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Getting pregnant: Yes you can!

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Just because you haven't gotten pregnant yet does not mean you don't need birth control.

As a doctor, one of the things that most surprises me is the number of women who don’t use birth control because they think they can’t get pregnant. Research has shown that about 30% of teens and 19% of women age 18-29 believe that pregnancy can’t or won’t happen to them. But nothing could be further from the truth. This is why using a method of birth control (which you can get for free or at a low-cost at your nearest The Right Time health center) is so important.

What are the chances that I’m infertile?

For healthy women under age 30, the chances of being infertile are extremely slim. In the U.S., fewer than 1 in 100 women under age 30 get medical treatment because they’ve had trouble getting pregnant. Some women may think they are infertile because they’ve had unprotected sex and not gotten pregnant, but the bottom line is that this is usually due to luck, not infertility. For couples under age 30 who have sex once a week and don’t use birth control, over 95% will be pregnant within a year.

It’s not all Wheel of Fortune…

For couples trying to get pregnant, all this uncertainty can be maddening. For couples trying not to get pregnant, getting lucky and not getting pregnant a few times can lead to a false sense of security. But rest assured, young and healthy couples having sex without contraception are extremely likely to get pregnant sooner or later. For couples who aren’t looking for that result, the good news is that you can choose from some highly effective methods of birth control.

But what about people who really are infertile?

What about that less than 1%? If a woman’s periods are irregular, or she’s not having them at all, it’s important to talk with a health care provider. A common cause of infertility are infections that cause scarring in the tubes that connect the ovary and uterus (oviduct or fallopian tube). The sexually transmitted infection Chlamydia can cause infections without symptoms—another good reason to get yourself tested and use condoms! Other medical problems like thyroid disease can affect a woman’s overall health, including menstruation and pregnancy. Gaining or losing a lot of weight can also make cycles change. Usually a detailed medical history and some blood tests can help your provider determine what’s going on.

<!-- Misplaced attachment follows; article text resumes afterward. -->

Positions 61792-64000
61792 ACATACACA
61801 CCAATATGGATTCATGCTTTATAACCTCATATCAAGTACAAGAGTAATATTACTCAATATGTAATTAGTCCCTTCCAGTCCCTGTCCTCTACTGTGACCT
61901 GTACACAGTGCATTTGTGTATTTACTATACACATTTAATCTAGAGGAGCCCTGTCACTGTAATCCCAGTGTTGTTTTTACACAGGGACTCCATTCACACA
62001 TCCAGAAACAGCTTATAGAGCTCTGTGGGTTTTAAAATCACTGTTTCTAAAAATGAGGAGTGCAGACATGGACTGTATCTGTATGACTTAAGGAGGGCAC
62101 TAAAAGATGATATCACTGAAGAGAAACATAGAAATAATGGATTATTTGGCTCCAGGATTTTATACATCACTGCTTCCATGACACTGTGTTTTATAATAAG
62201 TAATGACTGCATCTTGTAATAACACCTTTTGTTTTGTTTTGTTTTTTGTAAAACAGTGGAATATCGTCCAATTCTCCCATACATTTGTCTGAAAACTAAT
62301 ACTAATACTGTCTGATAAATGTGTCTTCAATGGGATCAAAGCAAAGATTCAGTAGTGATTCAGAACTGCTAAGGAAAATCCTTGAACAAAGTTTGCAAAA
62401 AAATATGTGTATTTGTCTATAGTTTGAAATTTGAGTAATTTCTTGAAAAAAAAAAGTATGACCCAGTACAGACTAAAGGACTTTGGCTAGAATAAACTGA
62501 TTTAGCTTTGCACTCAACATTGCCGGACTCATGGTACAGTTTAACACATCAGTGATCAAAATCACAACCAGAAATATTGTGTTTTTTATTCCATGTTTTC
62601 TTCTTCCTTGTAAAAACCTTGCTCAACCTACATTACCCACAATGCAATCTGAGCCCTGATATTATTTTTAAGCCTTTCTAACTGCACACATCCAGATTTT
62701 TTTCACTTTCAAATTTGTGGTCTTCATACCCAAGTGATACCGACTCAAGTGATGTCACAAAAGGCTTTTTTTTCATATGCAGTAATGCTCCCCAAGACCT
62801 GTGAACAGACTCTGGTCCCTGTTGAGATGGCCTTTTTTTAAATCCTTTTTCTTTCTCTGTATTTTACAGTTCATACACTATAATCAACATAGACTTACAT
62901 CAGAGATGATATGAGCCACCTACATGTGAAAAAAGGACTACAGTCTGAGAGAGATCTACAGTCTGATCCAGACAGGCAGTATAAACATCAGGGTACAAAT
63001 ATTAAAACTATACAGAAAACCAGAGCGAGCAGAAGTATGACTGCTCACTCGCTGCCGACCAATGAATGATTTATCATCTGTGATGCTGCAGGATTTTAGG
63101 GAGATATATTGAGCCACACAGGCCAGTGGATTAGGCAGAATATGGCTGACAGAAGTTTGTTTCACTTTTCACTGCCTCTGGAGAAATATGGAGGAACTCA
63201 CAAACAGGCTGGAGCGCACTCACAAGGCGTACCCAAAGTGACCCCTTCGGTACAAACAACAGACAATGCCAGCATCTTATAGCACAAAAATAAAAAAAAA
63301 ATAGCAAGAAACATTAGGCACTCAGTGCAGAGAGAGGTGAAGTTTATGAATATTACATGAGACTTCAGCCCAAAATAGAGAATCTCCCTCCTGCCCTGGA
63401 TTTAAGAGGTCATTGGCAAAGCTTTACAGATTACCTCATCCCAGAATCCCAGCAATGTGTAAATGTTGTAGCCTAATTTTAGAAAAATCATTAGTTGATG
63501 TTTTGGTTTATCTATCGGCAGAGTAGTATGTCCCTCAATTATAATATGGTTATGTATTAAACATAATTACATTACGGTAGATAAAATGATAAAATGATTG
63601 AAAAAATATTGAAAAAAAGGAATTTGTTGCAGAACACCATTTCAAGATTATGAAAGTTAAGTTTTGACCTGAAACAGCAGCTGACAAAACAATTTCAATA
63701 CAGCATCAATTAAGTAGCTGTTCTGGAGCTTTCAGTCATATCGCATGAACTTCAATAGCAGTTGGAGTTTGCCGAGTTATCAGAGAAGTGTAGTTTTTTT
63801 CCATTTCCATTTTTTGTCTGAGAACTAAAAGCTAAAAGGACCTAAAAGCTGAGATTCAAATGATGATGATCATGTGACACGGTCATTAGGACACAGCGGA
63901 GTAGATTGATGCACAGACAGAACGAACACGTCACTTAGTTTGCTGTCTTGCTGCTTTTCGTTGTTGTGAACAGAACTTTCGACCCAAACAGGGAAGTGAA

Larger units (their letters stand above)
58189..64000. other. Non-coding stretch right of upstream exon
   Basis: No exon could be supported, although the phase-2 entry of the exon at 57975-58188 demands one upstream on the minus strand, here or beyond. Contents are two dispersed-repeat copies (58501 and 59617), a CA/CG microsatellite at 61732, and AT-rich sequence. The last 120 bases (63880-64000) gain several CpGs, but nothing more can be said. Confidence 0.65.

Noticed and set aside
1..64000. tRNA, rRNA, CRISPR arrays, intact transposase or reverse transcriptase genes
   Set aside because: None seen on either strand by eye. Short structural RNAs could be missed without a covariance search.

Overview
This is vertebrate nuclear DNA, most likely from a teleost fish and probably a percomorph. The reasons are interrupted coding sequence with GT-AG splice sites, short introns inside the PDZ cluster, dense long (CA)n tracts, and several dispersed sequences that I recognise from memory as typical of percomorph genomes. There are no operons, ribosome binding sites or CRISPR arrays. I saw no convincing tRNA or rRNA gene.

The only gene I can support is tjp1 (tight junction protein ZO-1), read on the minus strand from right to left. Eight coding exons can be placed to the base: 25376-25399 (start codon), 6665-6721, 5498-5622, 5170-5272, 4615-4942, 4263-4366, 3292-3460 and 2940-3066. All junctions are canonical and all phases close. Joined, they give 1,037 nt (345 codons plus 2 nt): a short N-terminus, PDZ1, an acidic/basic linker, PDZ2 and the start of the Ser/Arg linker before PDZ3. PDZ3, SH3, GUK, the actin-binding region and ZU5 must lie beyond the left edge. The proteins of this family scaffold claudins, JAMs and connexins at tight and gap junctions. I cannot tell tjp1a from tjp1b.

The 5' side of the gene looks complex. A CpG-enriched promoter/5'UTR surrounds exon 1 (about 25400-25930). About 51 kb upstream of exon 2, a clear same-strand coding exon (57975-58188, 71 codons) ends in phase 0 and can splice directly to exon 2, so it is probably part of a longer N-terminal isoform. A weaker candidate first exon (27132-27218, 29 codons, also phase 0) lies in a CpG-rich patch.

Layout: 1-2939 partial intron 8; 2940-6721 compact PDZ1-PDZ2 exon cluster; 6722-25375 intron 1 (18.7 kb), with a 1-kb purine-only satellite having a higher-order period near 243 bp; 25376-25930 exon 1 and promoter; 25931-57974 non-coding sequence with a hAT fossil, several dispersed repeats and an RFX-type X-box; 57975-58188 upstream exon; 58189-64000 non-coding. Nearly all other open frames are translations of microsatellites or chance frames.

In sum, assume you can get pregnant (unless a medical professional says otherwise).

If the thought of pregnancy doesn’t float your boat, why leave it to chance? It can take some effort to find a method of birth control that fits your lifestyle and budget, but the search will definitely pay off. Taking charge and preventing a pregnancy with birth control: yes you can!


Updated March 2020

Maria Isabel Rodriguez, MD, is an Obstetrician/Gynecologist and a clinical fellow in Family Planning at the University of California, San Francisco. She likes working with women of all ages and believes that reproductive health is critical to not just the health of women, but making healthy families and happy communities. She surfs badly, but likes it anyways.<br /><br />Dr. Rodriguez is a faculty member at UCSF. However, the views and opinions expressed herein do not necessarily state or reflect those of the Regents of the University of California, UCSF, UCSF Medical Center, or any entities or units thereof.

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Our partner health centers are focused on you. They provide access to all methods of birth control and free or low-cost birth control to those who need it.